Embracing the Future

by Rebecca Barlow Jordan

As January rolls around each year, I always hear the term “embrace the future.” Because God wired me with a positive personality, I’m usually eager to do that. But some seasons present greater challenges than others. How do you embrace an unknown future?

Since life in the last couple of years has resembled a roller coaster, it’s easy to wonder if the ride will ever end. I’m not alone. Some are emerging like ants from their underground tunnels, still spinning and reeling with pandemic emotions. Losses hang in the air like early morning fog, and we may be asking God to heal our wounds and remove any unwanted baggage that’s weighing us down.

At the beginning of each year, I usually spend intentional time with God simply to re-evaluate and invite His perspective on my life. This year is no exception. I’m asking God to sweep away any foolish mistakes, wrong decisions, or any harmful habits I might have collected in the past year that cloud my vision and prevent me from seeing the beautiful opportunities He is preparing for me.

Embracing the future means I’m choosing to leave the past behind. I refuse to beat myself up or second-guess any mistakes and misconceptions. Instead, in my prayer to God, I’m asking: “Lord, like the yard art in my backyard, would you recycle those into beautiful, positive lessons I can learn, actions that will propel me forward, not backward?”

And He is doing that. But God is also teaching me the value of remembering. I will not make idols of good things from the past, of accumulated credentials, or God’s surprise blessings amid uncertainty. Those tracks of God’s faithfulness will continue to humble me and lead me into a questionable future with joy and trust in the One who is good and who works all things out for our good (Romans 8:28).

I don’t want to let the past define me. Instead, I’m asking God to use it to refine me. As long as God gives me breath and life, I can choose to believe the best and let His hope influence my attitudes for the present and in the future. God is still the God of the impossible, and He not only wants to transform me daily, but He promises to finish the work He started in me (Philippians 1:6). That’s a truth I want to remember and celebrate daily.

Will that be easy? No. Some days I may question what to do, or ask Jesus what He is doing. But I know that faith keeps going, reaching, and believing that Jesus is in control. For me, embracing the future means welcoming whatever Jesus wants in my life to make me more like Him.

As I close my evaluation time and my prayer to God, He reminds me of one more thing. While forgetting the past and remembering the past and present are so important, God’s Word also whispers to me to reach forward and keep my eyes on the right goal—Jesus. When I do that, He will help me discover the life for which I was made and uncover the purpose for which I was created.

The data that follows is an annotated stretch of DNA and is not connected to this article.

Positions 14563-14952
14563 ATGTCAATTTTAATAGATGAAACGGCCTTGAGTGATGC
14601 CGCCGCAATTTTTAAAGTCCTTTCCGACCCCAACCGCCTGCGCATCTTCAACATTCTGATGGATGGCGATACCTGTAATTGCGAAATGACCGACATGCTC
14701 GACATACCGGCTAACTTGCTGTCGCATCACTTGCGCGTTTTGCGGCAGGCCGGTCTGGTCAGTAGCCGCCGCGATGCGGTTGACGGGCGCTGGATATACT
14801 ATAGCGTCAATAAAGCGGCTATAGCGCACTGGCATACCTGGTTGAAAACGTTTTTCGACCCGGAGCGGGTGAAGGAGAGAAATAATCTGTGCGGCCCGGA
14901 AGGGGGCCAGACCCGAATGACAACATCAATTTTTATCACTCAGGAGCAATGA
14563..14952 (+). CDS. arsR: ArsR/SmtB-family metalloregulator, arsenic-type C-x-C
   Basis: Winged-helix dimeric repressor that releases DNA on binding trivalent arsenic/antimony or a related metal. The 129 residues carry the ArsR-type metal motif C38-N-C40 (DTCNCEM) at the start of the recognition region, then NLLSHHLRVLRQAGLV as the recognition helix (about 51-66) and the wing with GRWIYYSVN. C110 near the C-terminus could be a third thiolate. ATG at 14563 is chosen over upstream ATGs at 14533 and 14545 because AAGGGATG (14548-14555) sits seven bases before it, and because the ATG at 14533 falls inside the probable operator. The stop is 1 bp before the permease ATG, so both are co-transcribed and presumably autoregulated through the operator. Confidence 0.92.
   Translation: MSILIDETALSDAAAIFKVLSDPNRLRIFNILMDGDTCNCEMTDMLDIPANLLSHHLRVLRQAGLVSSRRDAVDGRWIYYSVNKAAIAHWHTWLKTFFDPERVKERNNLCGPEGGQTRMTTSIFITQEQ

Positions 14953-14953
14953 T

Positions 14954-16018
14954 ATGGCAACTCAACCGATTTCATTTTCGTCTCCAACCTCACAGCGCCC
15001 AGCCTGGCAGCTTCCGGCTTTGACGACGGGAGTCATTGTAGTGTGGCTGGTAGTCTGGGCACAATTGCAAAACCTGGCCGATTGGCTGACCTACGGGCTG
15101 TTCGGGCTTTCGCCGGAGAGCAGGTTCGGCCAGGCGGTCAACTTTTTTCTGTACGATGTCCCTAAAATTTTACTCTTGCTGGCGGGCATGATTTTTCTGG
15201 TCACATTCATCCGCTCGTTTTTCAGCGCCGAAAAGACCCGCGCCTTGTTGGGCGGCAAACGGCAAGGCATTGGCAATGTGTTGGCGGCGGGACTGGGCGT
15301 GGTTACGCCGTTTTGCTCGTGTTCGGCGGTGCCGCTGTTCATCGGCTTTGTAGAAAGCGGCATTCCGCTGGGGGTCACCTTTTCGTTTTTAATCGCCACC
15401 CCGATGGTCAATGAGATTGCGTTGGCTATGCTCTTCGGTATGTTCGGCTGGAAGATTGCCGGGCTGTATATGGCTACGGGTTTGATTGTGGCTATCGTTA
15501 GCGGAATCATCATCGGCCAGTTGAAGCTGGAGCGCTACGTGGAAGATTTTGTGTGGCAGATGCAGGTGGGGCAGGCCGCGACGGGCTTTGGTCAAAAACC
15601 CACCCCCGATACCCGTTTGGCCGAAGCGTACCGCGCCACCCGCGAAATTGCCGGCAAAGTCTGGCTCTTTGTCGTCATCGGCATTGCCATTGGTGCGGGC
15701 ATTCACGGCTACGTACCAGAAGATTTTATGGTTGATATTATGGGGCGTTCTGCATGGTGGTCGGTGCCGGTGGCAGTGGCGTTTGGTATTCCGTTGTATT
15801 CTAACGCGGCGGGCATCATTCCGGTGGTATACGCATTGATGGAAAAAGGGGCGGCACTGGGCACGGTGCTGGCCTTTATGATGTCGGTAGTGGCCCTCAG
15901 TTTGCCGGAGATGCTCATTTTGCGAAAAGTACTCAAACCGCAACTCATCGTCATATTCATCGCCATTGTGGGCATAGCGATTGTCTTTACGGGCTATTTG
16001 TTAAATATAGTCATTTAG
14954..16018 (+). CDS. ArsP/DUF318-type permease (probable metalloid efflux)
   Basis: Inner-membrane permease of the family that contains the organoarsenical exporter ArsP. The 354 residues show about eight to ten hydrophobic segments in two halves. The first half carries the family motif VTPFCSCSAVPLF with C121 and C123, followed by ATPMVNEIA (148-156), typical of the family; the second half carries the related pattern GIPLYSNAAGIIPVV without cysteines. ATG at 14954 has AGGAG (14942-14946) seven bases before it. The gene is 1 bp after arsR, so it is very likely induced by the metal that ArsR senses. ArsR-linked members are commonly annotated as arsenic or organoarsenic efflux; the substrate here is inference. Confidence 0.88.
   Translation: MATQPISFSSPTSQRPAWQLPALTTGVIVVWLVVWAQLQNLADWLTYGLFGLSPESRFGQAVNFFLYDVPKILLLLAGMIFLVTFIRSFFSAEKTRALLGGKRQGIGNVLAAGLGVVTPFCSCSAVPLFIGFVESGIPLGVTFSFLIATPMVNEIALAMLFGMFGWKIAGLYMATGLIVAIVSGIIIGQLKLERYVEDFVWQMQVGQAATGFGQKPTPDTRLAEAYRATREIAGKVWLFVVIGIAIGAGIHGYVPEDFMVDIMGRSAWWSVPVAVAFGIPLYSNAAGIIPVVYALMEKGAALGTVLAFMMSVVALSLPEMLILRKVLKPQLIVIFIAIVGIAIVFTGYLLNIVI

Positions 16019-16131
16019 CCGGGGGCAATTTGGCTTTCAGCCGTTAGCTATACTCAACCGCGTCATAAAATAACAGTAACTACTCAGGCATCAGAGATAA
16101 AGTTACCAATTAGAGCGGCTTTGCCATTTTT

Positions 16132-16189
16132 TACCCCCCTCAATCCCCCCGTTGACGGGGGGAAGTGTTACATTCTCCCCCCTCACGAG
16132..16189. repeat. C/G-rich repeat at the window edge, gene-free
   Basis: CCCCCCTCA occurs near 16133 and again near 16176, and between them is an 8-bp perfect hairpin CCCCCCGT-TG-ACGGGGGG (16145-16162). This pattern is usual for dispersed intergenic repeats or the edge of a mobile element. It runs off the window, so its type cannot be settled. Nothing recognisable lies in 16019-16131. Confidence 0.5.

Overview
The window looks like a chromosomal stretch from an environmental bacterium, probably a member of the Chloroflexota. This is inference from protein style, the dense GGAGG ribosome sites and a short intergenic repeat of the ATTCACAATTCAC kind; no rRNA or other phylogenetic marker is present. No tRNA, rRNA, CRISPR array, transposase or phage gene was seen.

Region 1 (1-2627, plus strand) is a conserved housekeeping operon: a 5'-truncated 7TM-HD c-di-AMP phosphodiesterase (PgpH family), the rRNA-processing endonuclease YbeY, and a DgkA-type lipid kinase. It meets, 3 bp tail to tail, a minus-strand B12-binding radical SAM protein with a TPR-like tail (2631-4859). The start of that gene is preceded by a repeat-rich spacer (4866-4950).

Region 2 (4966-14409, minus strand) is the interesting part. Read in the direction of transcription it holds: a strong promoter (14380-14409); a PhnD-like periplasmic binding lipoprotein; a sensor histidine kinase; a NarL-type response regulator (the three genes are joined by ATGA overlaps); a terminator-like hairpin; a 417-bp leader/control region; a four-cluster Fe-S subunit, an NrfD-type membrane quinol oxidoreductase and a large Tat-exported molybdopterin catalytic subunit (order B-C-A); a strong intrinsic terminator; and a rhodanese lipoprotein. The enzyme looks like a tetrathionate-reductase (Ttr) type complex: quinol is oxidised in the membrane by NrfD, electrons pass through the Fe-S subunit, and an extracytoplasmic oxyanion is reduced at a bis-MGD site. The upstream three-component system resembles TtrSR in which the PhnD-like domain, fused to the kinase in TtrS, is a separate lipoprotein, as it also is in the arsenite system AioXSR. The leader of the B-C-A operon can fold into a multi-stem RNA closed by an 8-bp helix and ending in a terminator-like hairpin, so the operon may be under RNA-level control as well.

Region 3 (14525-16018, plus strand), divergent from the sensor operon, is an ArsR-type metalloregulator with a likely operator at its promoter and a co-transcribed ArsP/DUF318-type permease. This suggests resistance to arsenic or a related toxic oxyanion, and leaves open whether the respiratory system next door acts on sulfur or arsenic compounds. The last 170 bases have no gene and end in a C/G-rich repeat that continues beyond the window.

One day, hearing His “well done” will make “embracing the future” all worthwhile.

One thing I do, forgetting those things which are behind and reaching forward to those things which are ahead, I press toward the goal for the prize of the upward call of God in Christ Jesus. Philippians 3:13-14 NKJV

About the author: Rebecca Barlow Jordan is a day-voted follower of Jesus who helps others find intimacy with God. She is also a bestselling author of eleven books, and winner of the Serious Writers 2021 Book of the Decade. With the pen of a poet and the heart of a disciple, Rebecca encourages others from years of Bible study and teaching experience, in over 2000 greeting cards and other inspirational books and articles, and through her website and blog at rebeccabarlowjordan.com, visited by guests in over 170 countries.

Join the conversation: What does embracing the future mean to you?

3 thoughts on “Embracing the Future

  1. This is so good, Rebecca! I especially love, “I don’t want to let the past define me. Instead, I’m asking God to use it to refine me.” I tend to dwell too much on past mistakes with regret rather than using them as an opportunity for growth. Thank you for blessing me today with your wonderful article.

    Liked by 1 person

  2. Love this: “I don’t want to let the past define me. Instead, I’m asking God to use it to refine me.” Amen. When I studied the word “forgetting” in Philippians 3:13, I learned it didn’t mean “not being able to remember” (which is impossible), but it means not letting the past control us. That has meant so much to me. Thank you, Rebecca, for your wisdom.

    Like

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